The Colorado Department of Transportation is building new offices, spending upwards of $150 million of taxpayer dollars, according to a Denver Post article.
CDOT’s new offices do not need legislative approval, effectively giving the agency a blank check for swanky new offices while state roads are deteriorating.
Recently a legislator introduced an amendment to the state budget to appropriate approximately $100,000 toward fixing a very dangerous stretch of a state highway. CDOT approached this legislator and asked this individual to pull the amendment. They would “guarantee” a fix to the problem. Translation: CDOT did not want the legislature telling them how to spend taxpayer money. Because, you know, they might not be able to get swanky new offices.
CDOT argues that their current offices — built in the 1930s, ‘40s, and ‘50s — are outdated and violate several federal laws. There’s potentially life-threatening safety issues, too.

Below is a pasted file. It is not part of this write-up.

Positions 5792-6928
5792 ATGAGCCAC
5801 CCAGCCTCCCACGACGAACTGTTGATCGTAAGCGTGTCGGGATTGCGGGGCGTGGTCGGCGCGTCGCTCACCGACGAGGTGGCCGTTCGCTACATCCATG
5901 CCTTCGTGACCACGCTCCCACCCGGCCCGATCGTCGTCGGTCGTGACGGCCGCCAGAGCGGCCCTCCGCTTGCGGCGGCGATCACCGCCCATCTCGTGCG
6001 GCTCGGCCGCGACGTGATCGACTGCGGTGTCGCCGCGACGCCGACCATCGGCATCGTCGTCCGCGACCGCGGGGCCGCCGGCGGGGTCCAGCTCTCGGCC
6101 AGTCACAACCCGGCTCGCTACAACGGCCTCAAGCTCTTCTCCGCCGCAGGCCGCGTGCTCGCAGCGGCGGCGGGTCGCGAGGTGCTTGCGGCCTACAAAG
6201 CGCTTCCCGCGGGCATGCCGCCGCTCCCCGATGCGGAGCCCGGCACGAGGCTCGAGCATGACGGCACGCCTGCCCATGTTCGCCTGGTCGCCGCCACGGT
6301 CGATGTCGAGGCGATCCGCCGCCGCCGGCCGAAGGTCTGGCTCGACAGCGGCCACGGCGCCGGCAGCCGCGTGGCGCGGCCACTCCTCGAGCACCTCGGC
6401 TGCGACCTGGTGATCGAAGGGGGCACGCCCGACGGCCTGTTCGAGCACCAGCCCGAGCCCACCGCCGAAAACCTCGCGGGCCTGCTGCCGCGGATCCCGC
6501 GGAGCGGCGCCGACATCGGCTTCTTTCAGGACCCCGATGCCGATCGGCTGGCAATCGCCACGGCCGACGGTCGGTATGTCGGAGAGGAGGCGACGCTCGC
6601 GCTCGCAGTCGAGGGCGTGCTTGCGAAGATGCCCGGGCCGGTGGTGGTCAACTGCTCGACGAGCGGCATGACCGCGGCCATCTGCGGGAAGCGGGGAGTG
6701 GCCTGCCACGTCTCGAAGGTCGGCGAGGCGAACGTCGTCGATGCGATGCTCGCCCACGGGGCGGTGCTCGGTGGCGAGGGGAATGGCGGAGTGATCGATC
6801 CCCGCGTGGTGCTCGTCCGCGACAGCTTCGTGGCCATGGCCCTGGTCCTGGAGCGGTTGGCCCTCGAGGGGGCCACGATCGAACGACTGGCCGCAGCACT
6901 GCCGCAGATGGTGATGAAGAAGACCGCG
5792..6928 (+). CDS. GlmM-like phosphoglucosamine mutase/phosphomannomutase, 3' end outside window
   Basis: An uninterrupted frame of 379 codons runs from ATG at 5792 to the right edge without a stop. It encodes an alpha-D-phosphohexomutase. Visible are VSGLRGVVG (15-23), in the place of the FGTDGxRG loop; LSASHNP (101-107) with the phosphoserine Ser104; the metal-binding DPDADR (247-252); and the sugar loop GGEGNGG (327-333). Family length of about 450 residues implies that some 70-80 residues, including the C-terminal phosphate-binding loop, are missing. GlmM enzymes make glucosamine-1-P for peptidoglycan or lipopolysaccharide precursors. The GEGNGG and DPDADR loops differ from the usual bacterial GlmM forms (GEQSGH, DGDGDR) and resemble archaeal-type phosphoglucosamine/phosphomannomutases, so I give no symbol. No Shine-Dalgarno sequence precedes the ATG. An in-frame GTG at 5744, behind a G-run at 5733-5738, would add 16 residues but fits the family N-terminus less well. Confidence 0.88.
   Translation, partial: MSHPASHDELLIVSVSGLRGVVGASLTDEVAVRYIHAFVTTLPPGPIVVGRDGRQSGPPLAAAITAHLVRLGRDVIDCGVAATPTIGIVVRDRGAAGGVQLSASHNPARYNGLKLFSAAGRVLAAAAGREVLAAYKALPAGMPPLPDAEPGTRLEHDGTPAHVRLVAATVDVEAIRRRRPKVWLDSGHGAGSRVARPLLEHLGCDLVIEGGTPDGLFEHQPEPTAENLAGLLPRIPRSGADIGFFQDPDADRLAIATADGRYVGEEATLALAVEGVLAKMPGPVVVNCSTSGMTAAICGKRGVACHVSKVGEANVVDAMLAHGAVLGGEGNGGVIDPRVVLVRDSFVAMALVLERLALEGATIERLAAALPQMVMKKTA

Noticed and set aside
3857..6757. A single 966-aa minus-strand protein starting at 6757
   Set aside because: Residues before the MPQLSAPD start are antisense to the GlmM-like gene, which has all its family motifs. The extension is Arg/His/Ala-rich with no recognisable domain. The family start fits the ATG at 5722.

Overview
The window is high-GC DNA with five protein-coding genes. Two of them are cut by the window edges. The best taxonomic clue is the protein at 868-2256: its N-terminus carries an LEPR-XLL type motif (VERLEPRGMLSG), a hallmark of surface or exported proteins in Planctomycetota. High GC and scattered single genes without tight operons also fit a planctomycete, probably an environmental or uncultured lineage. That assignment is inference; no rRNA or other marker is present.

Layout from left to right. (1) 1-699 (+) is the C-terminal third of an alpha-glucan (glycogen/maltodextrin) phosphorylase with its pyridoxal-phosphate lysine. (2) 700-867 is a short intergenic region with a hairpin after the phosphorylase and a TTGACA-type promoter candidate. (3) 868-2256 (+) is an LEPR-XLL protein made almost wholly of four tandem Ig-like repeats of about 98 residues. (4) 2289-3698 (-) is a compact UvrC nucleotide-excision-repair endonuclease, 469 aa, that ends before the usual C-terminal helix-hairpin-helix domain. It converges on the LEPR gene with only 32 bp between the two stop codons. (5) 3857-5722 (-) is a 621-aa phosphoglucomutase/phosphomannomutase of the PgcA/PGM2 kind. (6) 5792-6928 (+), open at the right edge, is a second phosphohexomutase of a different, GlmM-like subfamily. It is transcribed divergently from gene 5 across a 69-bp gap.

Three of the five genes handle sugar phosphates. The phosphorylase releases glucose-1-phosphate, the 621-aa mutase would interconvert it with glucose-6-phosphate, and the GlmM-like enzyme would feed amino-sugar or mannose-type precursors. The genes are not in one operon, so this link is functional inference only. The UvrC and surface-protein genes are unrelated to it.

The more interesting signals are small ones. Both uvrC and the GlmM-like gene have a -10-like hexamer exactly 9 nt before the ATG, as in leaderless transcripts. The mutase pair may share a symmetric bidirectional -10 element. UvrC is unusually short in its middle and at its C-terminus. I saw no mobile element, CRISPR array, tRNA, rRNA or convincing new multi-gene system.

We agree that no person should have to work in an office where they must worry structural issues that could threaten their lives. But $150 million offices? That seems like overkill. There’s no shortage of offices available in Denver inside buildings that already exist.
Between Colorado Springs and Castle Rock, there’s a 17 mile stretch of I-25 that routinely suffers massive traffic problems. According to The Gazette, CDOT could expand those lanes for less than the cost of their new offices. (We calculate roughly $100 million.)
Like many government agencies, it seems as though CDOT prioritizes their own comfort over the safety of Colorado drivers. Odd, considering the agency exists to “exists to ensure that Colorado has a safe and efficient highway system by building and maintaining interstates, US highways and state highways.”
Apparently safety can only be accomplished in swanky new offices for government employees and not the people they are supposed to be serving.